638 citations


Cites background from "Dimercaptosuccinic Acid (DMSA), A N..."

  • ...The drug is 95 % plasma protein bound, most likely by virtue of binding on one of its sulfhydryl groups to a cysteine residue on albumin, leaving the other –SH available to chelate metals [39]....

    [...]


Journal ArticleDOI
TL;DR: Superparamagnetic iron oxide (Fe3O4) nanoparticles with a surface functionalization of dimercaptosuccinic acid (DMSA) are an effective sorbent material for toxic soft metals such as Hg, Ag, Pb, Cd, and Tl, which effectively bind to the DMSA ligands and for As, which binds to the iron oxide lattices.
Abstract: We have shown that superparamagnetic iron oxide (Fe3O4) nanoparticles with a surface functionalization of dimercaptosuccinic acid (DMSA) are an effective sorbent material for toxic soft metals such as Hg, Ag, Pb, Cd, and Tl, which effectively bind to the DMSA ligands and for As, which binds to the iron oxide lattices. The nanoparticles are highly dispersible and stable in solutions, have a large surface area (114 m2/g), and have a high functional group content (1.8 mmol thiols/g). They are attracted to a magnetic field and can be separated from solution within a minute with a 1.2 T magnet. The chemical affinity, capacity, kinetics, and stability of the magnetic nanoparticles were compared to those of conventional resin based sorbents (GT-73), activated carbon, and nanoporous silica (SAMMS) of similar surface chemistries in river water, groundwater, seawater, and human blood and plasma. DMSA-Fe3O4 had a capacity of 227 mg of Hg/g, a 30-fold larger value than GT-73. The nanoparticles removed 99 wt % of 1 mg...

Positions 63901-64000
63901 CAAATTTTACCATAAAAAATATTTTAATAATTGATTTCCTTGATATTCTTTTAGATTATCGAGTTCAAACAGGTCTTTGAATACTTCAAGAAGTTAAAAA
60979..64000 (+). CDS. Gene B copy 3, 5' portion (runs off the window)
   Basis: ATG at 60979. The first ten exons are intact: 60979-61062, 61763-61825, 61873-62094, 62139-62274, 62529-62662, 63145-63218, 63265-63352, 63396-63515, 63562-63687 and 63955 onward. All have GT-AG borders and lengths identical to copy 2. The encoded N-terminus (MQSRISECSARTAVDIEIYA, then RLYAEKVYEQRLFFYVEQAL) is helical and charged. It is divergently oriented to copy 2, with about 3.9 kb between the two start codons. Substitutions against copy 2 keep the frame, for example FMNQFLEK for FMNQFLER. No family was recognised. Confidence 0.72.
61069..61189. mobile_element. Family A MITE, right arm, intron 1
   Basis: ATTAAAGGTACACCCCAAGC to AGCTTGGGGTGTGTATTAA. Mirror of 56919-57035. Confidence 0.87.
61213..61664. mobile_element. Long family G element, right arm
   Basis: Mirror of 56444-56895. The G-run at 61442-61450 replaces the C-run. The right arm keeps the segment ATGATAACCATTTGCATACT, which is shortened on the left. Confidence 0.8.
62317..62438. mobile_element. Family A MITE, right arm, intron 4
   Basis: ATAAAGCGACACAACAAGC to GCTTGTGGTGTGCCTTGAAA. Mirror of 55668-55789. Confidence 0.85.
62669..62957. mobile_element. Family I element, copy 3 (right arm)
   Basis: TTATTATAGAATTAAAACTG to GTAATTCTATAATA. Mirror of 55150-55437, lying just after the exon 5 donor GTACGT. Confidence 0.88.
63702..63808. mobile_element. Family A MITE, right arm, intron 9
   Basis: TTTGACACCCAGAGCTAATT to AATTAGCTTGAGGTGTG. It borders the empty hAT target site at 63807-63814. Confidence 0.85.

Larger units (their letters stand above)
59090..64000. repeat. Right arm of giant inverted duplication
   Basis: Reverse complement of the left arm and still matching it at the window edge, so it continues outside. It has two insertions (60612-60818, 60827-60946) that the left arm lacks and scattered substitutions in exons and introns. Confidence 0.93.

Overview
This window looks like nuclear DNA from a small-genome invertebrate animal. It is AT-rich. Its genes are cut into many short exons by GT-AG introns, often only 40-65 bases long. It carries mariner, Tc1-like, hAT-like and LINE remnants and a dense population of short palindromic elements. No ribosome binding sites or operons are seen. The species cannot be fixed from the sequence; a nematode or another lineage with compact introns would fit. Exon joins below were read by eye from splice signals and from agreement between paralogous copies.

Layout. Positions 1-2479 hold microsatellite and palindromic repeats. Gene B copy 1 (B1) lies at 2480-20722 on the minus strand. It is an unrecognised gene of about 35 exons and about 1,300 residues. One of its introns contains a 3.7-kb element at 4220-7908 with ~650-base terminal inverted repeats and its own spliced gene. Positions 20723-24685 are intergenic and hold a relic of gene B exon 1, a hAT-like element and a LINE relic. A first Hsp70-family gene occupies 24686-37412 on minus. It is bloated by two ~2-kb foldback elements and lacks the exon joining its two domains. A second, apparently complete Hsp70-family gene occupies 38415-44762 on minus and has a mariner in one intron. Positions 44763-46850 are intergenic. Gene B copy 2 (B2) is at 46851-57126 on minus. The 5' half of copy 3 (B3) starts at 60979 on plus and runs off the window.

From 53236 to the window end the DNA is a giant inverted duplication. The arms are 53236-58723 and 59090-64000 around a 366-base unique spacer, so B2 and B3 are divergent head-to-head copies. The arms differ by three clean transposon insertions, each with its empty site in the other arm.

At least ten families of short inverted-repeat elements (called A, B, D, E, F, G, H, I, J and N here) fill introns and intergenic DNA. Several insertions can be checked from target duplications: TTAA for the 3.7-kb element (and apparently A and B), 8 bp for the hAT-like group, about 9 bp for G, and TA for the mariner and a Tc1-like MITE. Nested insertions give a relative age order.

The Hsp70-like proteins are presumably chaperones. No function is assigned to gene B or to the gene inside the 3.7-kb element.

583 citations


Journal ArticleDOI
TL;DR: Considerable attention was given in this review to pediatric methylmercury exposure and neurodevelopment because it is the most thoroughly investigated Hg species.